It’s that time of year again. From a future filmmaker at the Feirstein Graduate School of Cinema snagging an award for her achievements in spite of her disability, to the graduating senior with the overachiever’s problem of having to chose between 11 medical school acceptances, Brooklyn College students continue to provide an abundance of good news each spring when a number of significant awards and other achievements are announced. This year was no different. Here’s a look at some of this year’s dynamos.

Breaking a Leg

Sarah DeLappe, a graduate student in the MFA program in playwriting, was shortlisted for the Pulitzer Prize for Drama for her much buzzed about play, The Wolves, about the complicated lives of a girls high school soccer team.

“It’s overwhelming,” she says of the honor. “I can’t think about it too much honestly, I get vertigo.”

It’s a pretty big deal for the first play that DeLappe ever staged that enjoyed very successful off-Broadway runs and that picked up nods from the Pulitzer committee as well as the American Playwriting Foundation, which gave her their inaugural Relentless Award. She was also a finalist for the Susan Smith Blackburn Prize and the Yale Prize.

DeLappe first started writing the play on the subway a few years ago. Despite the success, she still very much takes inspiration from the community of writers she has in her courses.

“I feel so lucky to be in the same room with all these other smart, brave, really curious and imaginative writers,” she says.

Getting Around

Maisha Kamal, a sophomore and business economics and English major, won a Jeanette K. Watson Fellowship, a three-year program that provides funded summer internships—among other perks like networking seminars and mentee opportunities—to promising undergraduate students.

“I’m excited about being able to push myself outside of my comfort zone and explore a lot of the things New York City has to offer,” she says.

The scholarship will allow her to try out a different internship each summer—including the possibility of a summer abroad—at vastly different organizations in various fields.

Kamal is a student in the William E. Macaulay Honors College, and also serves on their student government body. She’d like a career that combines her passion for human rights and her economics background.

The Rhode to a Scholarly Life

Peter Lee, a senior in the Coordinated B.A.-M.D. Program, nearly became Brooklyn College’s fourth Rhodes Scholar. He was on a tight and prestigious shortlist of college seniors that underwent the Rhodes selection committee’s notoriously rigorous panel interview before being notified last fall that he was not selected.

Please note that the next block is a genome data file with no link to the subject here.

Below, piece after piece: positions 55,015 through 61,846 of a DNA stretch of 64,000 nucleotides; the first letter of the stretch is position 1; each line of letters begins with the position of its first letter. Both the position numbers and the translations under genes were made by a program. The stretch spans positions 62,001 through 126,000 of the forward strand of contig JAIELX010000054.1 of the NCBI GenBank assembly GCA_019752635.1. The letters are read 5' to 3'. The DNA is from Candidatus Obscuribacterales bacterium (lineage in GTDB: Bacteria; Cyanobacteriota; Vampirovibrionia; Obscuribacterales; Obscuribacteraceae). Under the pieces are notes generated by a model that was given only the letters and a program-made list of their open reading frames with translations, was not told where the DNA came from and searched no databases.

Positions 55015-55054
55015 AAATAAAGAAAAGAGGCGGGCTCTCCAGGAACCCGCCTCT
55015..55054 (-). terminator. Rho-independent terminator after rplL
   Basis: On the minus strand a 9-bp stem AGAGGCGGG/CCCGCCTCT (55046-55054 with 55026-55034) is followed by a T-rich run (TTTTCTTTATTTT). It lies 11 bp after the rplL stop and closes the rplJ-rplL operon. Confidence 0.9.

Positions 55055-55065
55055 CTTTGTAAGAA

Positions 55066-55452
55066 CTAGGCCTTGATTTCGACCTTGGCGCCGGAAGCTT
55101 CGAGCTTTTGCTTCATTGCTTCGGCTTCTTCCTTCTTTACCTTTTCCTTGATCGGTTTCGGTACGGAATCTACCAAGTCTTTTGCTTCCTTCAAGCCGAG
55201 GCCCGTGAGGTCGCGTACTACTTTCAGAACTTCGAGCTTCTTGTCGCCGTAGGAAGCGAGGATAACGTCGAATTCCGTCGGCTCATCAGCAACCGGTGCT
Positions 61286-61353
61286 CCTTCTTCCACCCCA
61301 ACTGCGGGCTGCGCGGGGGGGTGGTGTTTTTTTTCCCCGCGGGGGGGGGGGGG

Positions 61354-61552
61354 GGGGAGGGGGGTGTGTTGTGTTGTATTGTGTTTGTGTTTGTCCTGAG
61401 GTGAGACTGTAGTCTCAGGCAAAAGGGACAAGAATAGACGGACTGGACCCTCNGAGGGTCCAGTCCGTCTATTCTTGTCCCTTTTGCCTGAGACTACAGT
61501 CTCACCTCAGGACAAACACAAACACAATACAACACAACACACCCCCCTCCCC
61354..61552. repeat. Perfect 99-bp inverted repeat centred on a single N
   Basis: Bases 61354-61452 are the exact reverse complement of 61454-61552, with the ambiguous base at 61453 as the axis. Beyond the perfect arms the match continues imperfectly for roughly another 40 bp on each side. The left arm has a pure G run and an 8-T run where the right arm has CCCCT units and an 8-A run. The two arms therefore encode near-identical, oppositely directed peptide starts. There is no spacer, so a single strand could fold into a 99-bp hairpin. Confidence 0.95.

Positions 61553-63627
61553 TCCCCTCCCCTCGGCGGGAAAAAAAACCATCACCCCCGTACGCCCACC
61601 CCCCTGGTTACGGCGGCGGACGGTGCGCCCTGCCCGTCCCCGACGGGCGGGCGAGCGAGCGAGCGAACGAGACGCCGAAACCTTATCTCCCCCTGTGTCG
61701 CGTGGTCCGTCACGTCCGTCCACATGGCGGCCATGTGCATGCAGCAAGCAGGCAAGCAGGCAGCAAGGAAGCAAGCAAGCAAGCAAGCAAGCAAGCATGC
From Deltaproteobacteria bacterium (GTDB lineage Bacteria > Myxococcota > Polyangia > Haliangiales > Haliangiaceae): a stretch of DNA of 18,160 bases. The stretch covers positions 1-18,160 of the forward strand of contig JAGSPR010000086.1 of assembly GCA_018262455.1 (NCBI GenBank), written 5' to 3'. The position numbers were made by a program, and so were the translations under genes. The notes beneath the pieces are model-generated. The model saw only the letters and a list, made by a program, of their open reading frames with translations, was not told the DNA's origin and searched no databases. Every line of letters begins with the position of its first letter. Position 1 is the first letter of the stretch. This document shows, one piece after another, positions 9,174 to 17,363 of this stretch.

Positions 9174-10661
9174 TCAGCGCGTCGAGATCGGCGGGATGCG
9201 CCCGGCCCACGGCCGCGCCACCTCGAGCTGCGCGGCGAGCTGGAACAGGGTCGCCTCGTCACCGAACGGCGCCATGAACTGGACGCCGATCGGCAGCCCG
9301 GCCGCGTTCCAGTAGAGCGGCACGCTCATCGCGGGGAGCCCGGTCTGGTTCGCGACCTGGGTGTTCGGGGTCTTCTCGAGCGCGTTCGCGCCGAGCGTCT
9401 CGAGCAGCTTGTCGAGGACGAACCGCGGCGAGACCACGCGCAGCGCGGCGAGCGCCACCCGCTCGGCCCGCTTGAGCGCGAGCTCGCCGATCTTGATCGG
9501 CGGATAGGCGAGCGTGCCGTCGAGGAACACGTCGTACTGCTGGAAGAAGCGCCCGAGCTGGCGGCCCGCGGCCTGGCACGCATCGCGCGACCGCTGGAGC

An anthropology major and a member of the Scholars Program, Lee was not, however, short on awards. He was a 2015 Rosen Fellow, received a research grant from the Golden Key International Honour Society in support of fieldwork he is conducting in Nicaragua, has been elected to Phi Beta Kappa, and received their Propylaea Award, along with the Brooklyn College Alumni Association‘s Student Award.

Lee is the son of immigrants and grew up in Queens but has been impacted deeply by his travels, first on a trip to rural India as a Tow Fellow to conduct health worker training and community development, and to Nicaragua with the Global Medical Brigades to help implement an anti-parasite medication campaign.

“Medicine has become for me a way to aspire towards social justice,” he says.

After graduation, Lee plans to conduct fieldwork in India over the summer before pursuing other scholarly opportunities, including graduate school.

A Summer Full of Bright Possibilities

Anumta Raheel, a sophomore and student in the Macaulay Honors College, was named a Fulbright Summer Institute Scholar and will spend June at the University of Bristol in the United Kingdom where she will be studying the trans-Atlantic slave trade.

“I’ll be learning about a really horrific time in history where, based on the color of your skin and where you came from, you were treated like goods,” says Raheel. “It was a really monstrous time in our history and I think it’s important we don’t forget it.”

Raheel is in the B.A.-M.D. program and an anthropology major. She plans to be a physician and would like to work on public policy in the healthcare field.